How does the current venture capital environment compare with previous market downturns, including the dot-com bubble burst in 2000 and the Great Recession beginning in 2007?
Stein: It’s still early and unclear how deep this downturn will ultimately go. It’s unlikely that we will see the type of bounce back from the brief Covid downturn in 2020, as this one is more fundamentally predicated on fiscal and monetary policy, coupled with a combination of geopolitical issues, supply chain disruptions, inflation, and other macro factors. That said, I believe it’s more similar to 2008 than 2001 for a few reasons:
The 2000 crash was driven by a variety of factors. A massive number of companies sprung up to take advantage of the internet, many of which didn’t have a product or business model. There was “tech exuberance,” and investments were made into unproven business models, many without a viable product. Lessons were learned (by some), and this type of undisciplined investing has declined. In other words, while valuations have been inflated, a much higher percentage of businesses that have raised capital actually have viable products or a clearer path to viability. Venture-backed businesses are structurally stronger than they were during the 2001 crisis. 2008 was driven by more exogenous macro factors that weren’t as specific to the technology sector. People around the world were concerned about banking institutions failing, the housing market collapsing, etc. That said, every “black swan” event or recession is unique, so it can be hard to predict where we ultimately end up.
What is it about venture capital investing that provides protection from the day-to-day market volatility that the public markets are experiencing? Why is that appealing?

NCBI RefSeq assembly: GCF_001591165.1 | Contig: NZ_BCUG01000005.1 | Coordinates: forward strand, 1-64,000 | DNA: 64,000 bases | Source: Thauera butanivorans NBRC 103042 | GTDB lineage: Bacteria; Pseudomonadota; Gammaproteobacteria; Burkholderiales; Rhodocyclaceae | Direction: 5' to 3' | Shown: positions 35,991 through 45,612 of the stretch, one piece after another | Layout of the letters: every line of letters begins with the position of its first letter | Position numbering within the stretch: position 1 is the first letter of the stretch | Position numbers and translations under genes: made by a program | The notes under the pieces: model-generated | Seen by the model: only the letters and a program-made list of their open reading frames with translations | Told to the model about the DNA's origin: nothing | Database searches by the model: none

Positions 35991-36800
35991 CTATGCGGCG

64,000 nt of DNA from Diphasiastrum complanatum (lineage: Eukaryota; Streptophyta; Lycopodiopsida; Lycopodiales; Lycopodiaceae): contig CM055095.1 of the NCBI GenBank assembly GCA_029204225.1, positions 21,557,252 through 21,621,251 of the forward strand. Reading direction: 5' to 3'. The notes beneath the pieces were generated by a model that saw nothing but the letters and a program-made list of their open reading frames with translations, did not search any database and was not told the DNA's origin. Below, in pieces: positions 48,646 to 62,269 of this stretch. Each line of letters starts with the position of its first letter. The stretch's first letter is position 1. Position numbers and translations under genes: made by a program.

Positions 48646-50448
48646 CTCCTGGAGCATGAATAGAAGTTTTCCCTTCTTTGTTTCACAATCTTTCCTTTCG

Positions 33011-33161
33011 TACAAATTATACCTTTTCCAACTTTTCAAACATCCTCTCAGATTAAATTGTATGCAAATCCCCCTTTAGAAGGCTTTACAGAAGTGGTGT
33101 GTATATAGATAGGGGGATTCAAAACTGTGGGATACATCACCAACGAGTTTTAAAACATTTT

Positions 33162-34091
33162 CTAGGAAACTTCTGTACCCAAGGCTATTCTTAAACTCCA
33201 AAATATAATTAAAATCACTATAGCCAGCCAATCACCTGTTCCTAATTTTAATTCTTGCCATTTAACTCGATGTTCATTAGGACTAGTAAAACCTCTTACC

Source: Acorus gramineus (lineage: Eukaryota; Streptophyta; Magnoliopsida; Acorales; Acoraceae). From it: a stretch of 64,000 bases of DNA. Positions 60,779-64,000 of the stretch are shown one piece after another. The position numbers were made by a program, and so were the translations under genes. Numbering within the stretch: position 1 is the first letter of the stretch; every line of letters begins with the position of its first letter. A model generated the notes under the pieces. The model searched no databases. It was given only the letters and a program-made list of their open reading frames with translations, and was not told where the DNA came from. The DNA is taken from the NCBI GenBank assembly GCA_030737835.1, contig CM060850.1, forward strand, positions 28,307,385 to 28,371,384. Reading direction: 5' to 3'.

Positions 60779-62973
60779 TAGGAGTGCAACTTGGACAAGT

Stein: Venture capital investors deploy capital at the earliest stages of a company’s life cycle. Generally speaking, early-stage ranges from pre-seed investments, before a company has a real product or revenue, all the way through series B, at which point there is some revenue and product market fit has been proven to some degree. Investing after this point and prior to a liquidity event is known as late-stage venture or growth equity. Depending on the entry point, capital can be locked up for 5-15 years before a return is realized. Because those investments are not tied to the day-to-day fluctuations of the public stock market, venture capital investors are not exposed to those market gyrations, and the angst that can produce. Additionally, early-stage valuations are often low, and less impacted by market downturns. The average seed-round valuation has been ~$15 million, and a good outcome is north of $1 billion 10-12 years later. In other words, the eventual outcome isn’t correlated to current market conditions. One more thing to note, it usually takes 2-3 years for a venture capital fund to fully deploy, so a 2022 vintage fund will be investing in underlying companies into 2023, 2024, and even 2025, with reserves to follow after that.
Let’s talk valuations of early-stage companies. Are they falling as quickly as some publicly traded companies? Why or why not? What does that mean for investors?